Working on your script? Feeling lonely? Trying to get out of the friend zone? You came to the right place. Today we break down the Oscar-nominated When Harry Met Sally script, and it’s a good one. From long monologues to sharp ping-pong dialogue, pure disdain to pure desire, let’s see how screenwriter Nora Ephron yo-yos our emotions in one of the best romantic comedies of all time.
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When Harry Met Sally Script PDF Download
Click to view and download the entire When Harry Met Sally script PDF below.
WHO WROTE when harry met sally SCRIPT?
Written by Nora Ephron
Nora Ephron, with contributions made by star Billy Crystal, director Rob Reiner, and producer Andrew Scheinman.
Ephron is the sole credited writer of the When Harry Met Sally script on IMDB.
So, who is Nora Ephron? Perhaps the queen of the rom-com, Ephron wrote When Harry Met Sally (1989), Sleepless in Seattle (1993), and You’ve Got Mail (1998).
Originally a reporter at the Washington Post, Ephron broke onto the scene with Silkwood (1983), an expose drama directed by Mike Nichols and starring Meryl Street and Jack Nicholson.
Given her reporter background, it was a natural first step, but we all know Ephron for romance and comedy. After the success of her When Harry Met Sally screenplay, Ephron got in the director's chair from 1992 - 2009 and wrote and directed 8 films.
Ephron has been nominated for Best Screenplay 3 times (Silkwood, When Harry Met Sally, Sleepless in Seattle).
STRUCTURE OF THE When Harry Met Sally SCREENPLAY
Harry and Sally drive to New York together even though they’ve never met. Harry is blunt and casual, Sally is organized and proper. They don’t particularly get along. Early on, Harry establishes his belief that men and women cannot be friends.
There isn’t a clear inciting incident, the plot really begins the 3rd time Harry and Sally met, at a bookstore (p 38). Harry and Sally are fresh off break-ups. You could say the break-ups are the incident, but those occur off-screen.
Plot Point One
Harry and Sally become friends (p 43):
Sally: “Would you like to have dinner with me sometime?”
Harry: “Are we becoming friends now.”
Harry and Sally are friends. They talk on the phone, go to museums, talk about former relationships and dating lives. Getting closer and closer.
The New Year’s Eve Kiss (p 65).
Harry: “Yes. I think we should stop being friends, go home right now, and make love.”
Sally: “You don’t mean that. You know you don’t.
From here on (if it wasn’t already) it’s clear they will end up together. The stakes have been raised.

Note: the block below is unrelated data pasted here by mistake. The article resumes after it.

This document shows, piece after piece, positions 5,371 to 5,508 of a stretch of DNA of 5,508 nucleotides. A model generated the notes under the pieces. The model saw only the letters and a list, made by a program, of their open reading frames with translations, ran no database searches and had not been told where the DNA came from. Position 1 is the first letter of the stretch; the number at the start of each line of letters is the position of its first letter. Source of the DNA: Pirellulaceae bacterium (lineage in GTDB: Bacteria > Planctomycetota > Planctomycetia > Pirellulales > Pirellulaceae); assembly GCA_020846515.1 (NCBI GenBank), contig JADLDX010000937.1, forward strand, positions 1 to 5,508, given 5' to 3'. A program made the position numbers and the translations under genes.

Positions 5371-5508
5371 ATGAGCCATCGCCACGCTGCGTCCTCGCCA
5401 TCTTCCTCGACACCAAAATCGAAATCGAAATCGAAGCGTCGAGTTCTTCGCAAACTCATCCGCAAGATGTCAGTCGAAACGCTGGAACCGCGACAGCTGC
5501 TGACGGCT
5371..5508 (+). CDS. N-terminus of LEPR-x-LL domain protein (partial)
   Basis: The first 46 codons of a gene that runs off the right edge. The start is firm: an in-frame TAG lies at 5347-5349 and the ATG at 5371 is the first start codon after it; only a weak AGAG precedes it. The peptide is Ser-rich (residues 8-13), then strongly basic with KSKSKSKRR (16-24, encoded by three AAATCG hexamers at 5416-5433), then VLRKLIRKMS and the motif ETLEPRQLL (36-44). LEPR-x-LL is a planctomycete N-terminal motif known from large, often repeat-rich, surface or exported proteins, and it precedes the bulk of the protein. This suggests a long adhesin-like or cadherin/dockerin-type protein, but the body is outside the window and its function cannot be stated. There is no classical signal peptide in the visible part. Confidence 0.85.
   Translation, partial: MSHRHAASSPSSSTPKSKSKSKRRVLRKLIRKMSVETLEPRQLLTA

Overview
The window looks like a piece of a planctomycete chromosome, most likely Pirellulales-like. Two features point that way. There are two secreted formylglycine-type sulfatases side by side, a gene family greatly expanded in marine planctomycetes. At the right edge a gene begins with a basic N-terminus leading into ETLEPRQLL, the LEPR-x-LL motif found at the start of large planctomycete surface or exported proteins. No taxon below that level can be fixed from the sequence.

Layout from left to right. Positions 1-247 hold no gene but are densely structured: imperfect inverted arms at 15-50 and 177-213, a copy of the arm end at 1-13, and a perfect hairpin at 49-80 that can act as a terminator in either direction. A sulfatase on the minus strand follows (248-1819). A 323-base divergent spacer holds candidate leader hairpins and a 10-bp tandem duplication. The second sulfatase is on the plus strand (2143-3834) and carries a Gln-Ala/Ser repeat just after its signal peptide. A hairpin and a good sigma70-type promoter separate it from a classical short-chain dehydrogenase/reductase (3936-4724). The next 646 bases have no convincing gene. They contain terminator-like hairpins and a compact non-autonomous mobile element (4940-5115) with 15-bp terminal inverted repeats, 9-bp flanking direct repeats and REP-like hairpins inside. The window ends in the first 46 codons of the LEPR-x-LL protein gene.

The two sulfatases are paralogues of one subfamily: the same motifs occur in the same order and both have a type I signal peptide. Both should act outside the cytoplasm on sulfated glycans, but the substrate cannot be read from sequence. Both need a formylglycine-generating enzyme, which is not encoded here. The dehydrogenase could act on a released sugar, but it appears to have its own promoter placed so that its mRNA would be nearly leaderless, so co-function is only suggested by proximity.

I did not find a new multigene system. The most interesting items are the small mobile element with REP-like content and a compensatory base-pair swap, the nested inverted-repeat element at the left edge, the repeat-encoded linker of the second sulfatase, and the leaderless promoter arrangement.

Plot Point Two
Harry runs into his ex-wife (p 75), but an even bigger moment hits when Harry and Sally have sex (p 91). Once they have sex, the story changes.
After having sex, things get weird. Harry and Sally stop seeing each other. There’s a huge fight at Jess and Marie’s wedding.
New Year’s Eve. Harry confesses his love to Sally (p 119). One year after the midpoint, they kiss again, this time for real.
Old Harry and Sally on the couch, retelling their love story.
WHEN HARRY MET SALLY SCRIPT TAKEAWAY #1
The script's amazing dialogue
Dialogue dominates the When Harry Met Sally screenplay. After some brief kissing, the opening sequence is 17 pages. 17 pages, 2 characters, one car, and one diner. The only way that can work is with great dialogue, and it’s my favorite part of the film.
How does Ephron follow this 17-page sequence? With a 10-page airport sequence. Again, all dialogue. Again, basically all between two people.
Before you know it, it’s page 30, and you're thinking “I bet this would be a pretty good play.” So it’s no surprise that it was adapted into one in 2004.
Let's look at the airport scene a little deeper:
Harry likes to ramble. Boy, does he ramble. The When Harry Met Sally screenplay is peppered with these all-knowing monologues. And during these monologues, there’s practically nothing else for the audience to focus on. It’s all about the dialogue. To show you, we’ve imported the script into StudioBinder’s screenwriting software.
It’s not a matter of opinion. Empirically, it’s a long monologue! This When Harry Met Sally sequence is 4 pages and we have very little action/scene description. There are pages of uninterrupted dialogue.
I encourage you to watch the video above and follow along with the script. You’ll see how little screen description there is and how well the dialogue flows.
A lot of dialogue doesn’t always mean good dialogue, but Ephron’s is punchy, snappy, repetitive (in a clever way). And it's very true to its characters.
WHEN HARRY MET SALLY SCRIPT TAKEAWAY #2
When Harry Met Sally quotes
It’s not exactly causation, but it’s not far off — good dialogue breeds good quotes, and the When Harry Met Sally screenplay has some great ones.
Here are some of my favorite When Harry Met Sally quotes:
- Jess: Marriages don't break up on account of infidelity. It's just a symptom that something else is wrong.
- Harry Burns: Oh really? Well, that "symptom" is fucking my wife.
- Marie: Everybody thinks they have good taste and a sense of humor but they couldn't possibly all have good taste.